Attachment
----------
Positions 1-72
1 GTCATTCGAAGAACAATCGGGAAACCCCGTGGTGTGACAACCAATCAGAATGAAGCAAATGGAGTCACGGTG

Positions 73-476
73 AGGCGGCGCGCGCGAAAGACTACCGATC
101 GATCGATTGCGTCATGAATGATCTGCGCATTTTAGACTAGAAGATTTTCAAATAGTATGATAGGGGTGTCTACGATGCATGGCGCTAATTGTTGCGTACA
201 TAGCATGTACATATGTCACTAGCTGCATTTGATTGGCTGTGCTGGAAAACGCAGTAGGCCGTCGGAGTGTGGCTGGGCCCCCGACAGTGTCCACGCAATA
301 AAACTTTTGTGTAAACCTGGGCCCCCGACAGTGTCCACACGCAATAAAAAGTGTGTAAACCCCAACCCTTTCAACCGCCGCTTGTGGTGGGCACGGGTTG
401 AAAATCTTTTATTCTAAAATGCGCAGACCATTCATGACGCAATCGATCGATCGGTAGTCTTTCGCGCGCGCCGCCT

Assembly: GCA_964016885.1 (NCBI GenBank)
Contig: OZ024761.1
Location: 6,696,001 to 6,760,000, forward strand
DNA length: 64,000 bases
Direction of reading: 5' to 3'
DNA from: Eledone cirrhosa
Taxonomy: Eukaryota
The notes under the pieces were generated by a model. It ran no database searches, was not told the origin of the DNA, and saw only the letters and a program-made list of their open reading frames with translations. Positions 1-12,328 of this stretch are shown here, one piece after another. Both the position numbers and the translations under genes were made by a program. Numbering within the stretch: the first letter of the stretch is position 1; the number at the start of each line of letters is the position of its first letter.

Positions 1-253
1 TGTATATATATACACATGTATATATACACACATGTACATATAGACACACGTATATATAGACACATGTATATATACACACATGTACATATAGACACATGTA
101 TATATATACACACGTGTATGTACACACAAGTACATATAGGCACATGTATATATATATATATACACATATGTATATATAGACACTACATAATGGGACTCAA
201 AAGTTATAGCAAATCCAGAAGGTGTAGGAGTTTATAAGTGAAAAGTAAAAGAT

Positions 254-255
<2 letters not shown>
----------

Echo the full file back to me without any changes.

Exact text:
Positions 1-72
1 GTCATTCGAAGAACAATCGGGAAACCCCGTGGTGTGACAACCAATCAGAATGAAGCAAATGGAGTCACGGTG

Positions 73-476
73 AGGCGGCGCGCGCGAAAGACTACCGATC
101 GATCGATTGCGTCATGAATGATCTGCGCATTTTAGACTAGAAGATTTTCAAATAGTATGATAGGGGTGTCTACGATGCATGGCGCTAATTGTTGCGTACA
201 TAGCATGTACATATGTCACTAGCTGCATTTGATTGGCTGTGCTGGAAAACGCAGTAGGCCGTCGGAGTGTGGCTGGGCCCCCGACAGTGTCCACGCAATA
301 AAACTTTTGTGTAAACCTGGGCCCCCGACAGTGTCCACACGCAATAAAAAGTGTGTAAACCCCAACCCTTTCAACCGCCGCTTGTGGTGGGCACGGGTTG
401 AAAATCTTTTATTCTAAAATGCGCAGACCATTCATGACGCAATCGATCGATCGGTAGTCTTTCGCGCGCGCCGCCT

Assembly: GCA_964016885.1 (NCBI GenBank)
Contig: OZ024761.1
Location: 6,696,001 to 6,760,000, forward strand
DNA length: 64,000 bases
Direction of reading: 5' to 3'
DNA from: Eledone cirrhosa
Taxonomy: Eukaryota
The notes under the pieces were generated by a model. It ran no database searches, was not told the origin of the DNA, and saw only the letters and a program-made list of their open reading frames with translations. Positions 1-12,328 of this stretch are shown here, one piece after another. Both the position numbers and the translations under genes were made by a program. Numbering within the stretch: the first letter of the stretch is position 1; the number at the start of each line of letters is the position of its first letter.

Positions 1-253
1 TGTATATATATACACATGTATATATACACACATGTACATATAGACACACGTATATATAGACACATGTATATATACACACATGTACATATAGACACATGTA
101 TATATATACACACGTGTATGTACACACAAGTACATATAGGCACATGTATATATATATATATACACATATGTATATATAGACACTACATAATGGGACTCAA
201 AAGTTATAGCAAATCCAGAAGGTGTAGGAGTTTATAAGTGAAAAGTAAAAGAT

Positions 254-255
<2 letters not shown>